During Dubai Airshow 2017, held from November 12-16, Thales and the UAE armed forces announced their intention to sign a contract to modernize the UAE Air Force’s Dassault Mirage 2000-9 fighter jets. Under the potential contract, Thales would upgrade the Mirages’ complete electronics package, including mission computers; fire control radars; electronic warfare suites; optronics systems; communications, navigation, and identification systems; cockpit displays; and helmet-mounted displays. Continue reading
by J. Kasper Oestergaard, European Correspondent.
Airbus and Boeing took the headlines at the 2017 Dubai Airshow with a slew of orders and commitments. In the weeks leading up to the air show, the high point was expected to be a new Emirates order for 36 A380 superjumbos, but instead the newsflow out of Dubai was dominated by massive commitments for both manufacturers’ new families of narrowbody jets. As the doors closed on Thursday of last week, total orders amounted to nearly $114 billion at list prices. According to the organizers, trade visitors were up 20 percent over the 2015 event, and almost 80,000 people visited the show during its five-day run. For Airbus and Boeing, the final score in Dubai was 510 and 296 orders and commitments, respectively. Continue reading
Despite the turbulence endured by the British currency since the surprise result of last month’s referendum on the United Kingdom’s membership in the European Union, the U.K. Ministry of Defence moved forward on day one of the Farnborough Air Show with announcements of two major purchases. Continue reading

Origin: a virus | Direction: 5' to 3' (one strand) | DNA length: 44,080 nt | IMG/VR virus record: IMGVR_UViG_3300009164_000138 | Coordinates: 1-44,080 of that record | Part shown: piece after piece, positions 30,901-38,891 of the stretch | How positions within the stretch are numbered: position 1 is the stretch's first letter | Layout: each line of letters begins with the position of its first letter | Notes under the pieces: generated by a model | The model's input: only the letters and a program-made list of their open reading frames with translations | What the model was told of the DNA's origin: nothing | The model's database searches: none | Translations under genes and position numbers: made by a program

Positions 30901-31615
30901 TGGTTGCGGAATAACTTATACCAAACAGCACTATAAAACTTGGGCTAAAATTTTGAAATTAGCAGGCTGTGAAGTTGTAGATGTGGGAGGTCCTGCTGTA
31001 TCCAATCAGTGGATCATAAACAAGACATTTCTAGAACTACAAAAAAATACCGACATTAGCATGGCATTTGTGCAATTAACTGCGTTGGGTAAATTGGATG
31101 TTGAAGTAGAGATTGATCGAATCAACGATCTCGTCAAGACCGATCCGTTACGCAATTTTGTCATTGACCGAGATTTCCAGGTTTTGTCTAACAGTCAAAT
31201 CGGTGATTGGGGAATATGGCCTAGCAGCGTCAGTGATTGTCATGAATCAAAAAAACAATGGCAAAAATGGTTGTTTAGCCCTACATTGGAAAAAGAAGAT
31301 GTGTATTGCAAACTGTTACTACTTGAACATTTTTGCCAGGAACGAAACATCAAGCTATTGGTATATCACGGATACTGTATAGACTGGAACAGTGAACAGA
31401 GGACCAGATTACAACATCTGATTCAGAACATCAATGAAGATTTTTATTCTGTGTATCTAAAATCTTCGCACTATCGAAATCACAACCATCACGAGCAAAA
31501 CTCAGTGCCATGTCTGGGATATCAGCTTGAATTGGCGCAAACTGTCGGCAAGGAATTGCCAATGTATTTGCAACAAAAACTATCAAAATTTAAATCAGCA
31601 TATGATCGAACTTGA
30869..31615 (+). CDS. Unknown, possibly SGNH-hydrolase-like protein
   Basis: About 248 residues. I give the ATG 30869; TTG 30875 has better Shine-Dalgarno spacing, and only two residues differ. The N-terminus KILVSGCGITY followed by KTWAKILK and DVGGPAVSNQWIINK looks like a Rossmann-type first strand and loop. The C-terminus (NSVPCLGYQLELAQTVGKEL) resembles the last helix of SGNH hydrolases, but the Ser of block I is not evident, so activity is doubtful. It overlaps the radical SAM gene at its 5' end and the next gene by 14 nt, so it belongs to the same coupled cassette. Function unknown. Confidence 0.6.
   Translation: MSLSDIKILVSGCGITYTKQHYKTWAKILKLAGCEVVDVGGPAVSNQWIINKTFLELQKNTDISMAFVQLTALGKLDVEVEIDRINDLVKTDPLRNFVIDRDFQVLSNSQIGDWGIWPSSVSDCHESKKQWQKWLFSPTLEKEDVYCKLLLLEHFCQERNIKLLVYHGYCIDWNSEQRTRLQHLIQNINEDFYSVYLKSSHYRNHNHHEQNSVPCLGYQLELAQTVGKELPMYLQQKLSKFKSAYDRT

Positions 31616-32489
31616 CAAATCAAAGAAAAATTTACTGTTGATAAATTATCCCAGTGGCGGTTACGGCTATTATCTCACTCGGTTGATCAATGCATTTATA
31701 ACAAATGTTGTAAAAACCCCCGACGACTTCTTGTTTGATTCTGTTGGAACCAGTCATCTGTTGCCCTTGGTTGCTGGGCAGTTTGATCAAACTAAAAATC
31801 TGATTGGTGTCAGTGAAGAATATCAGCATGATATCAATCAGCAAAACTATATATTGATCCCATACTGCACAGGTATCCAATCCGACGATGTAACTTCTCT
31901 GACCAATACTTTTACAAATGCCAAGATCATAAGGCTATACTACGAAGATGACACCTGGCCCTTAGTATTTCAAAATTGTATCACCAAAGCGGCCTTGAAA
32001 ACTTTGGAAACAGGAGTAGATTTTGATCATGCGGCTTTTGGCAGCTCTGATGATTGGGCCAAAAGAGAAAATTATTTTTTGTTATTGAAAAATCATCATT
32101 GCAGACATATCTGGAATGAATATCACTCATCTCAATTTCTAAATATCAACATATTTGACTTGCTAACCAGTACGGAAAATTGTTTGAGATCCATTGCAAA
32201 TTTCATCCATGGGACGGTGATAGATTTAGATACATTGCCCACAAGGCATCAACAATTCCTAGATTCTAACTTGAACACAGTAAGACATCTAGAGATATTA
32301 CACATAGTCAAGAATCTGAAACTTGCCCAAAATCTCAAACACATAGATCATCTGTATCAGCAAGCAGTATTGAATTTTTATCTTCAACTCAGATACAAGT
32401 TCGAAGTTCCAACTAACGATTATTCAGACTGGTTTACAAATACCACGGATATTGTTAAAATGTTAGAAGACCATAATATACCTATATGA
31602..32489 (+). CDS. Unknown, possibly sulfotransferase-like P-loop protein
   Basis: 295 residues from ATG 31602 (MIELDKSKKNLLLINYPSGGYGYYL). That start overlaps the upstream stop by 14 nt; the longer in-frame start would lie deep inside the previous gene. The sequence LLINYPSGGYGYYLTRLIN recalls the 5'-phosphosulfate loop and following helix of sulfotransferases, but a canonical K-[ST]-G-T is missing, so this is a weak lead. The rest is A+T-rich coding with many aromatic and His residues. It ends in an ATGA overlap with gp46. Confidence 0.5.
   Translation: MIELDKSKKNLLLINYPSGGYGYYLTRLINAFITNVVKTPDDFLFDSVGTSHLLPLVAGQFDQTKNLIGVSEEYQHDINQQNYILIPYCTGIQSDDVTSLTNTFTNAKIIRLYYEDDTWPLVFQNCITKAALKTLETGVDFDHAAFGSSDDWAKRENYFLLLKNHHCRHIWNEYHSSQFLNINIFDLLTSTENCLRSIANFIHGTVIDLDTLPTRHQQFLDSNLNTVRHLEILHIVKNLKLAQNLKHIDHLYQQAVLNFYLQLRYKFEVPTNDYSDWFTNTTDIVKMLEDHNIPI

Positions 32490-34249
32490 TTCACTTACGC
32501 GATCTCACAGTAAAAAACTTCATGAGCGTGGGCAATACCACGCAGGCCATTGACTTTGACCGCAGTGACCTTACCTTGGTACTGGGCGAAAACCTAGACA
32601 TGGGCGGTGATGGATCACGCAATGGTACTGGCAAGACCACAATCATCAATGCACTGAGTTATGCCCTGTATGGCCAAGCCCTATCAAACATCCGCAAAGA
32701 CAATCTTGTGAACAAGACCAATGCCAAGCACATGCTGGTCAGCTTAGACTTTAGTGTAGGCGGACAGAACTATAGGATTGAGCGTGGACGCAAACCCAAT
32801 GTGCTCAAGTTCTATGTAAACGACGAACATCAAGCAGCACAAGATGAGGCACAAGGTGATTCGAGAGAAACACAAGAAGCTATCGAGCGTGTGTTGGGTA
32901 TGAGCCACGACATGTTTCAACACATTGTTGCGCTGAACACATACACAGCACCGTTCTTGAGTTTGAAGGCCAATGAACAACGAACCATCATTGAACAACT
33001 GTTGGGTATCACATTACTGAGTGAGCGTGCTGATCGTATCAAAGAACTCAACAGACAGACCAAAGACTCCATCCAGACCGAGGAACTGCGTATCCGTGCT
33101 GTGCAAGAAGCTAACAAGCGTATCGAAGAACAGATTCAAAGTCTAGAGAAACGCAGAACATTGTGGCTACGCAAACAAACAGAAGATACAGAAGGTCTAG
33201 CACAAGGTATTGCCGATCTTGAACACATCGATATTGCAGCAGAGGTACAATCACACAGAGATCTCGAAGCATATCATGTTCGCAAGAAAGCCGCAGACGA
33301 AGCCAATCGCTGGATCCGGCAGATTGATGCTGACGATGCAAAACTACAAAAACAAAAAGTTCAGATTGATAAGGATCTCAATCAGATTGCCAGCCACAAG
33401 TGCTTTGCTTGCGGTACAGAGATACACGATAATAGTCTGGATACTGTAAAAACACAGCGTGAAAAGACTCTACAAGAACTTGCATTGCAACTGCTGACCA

The Paris Air Show is the world’s largest aerospace trade show, and organizers say that the 2015 event will host 2,260 exhibitors from 47 countries, surpassing the record 2,215 exhibitors hosted in 2013.
One of the highlights of the 2015 exhibition will be the return of the U.S. military, which skipped the 2013 Paris show due to sequestration-related budgetary issues. A large static display of several U.S. military aircraft and rotorcraft is planned for the 2015 show, including a possible last hurrah at Paris for the A-10 close air support aircraft, which the U.S. Air Force has been trying to retire against the wishes of Congress. One notable absence will be the F-35 Joint Strike Fighter, which is not scheduled to make the trip to Paris. None of the U.S. military aircraft are slated to perform in the show’s daily flying display. Continue reading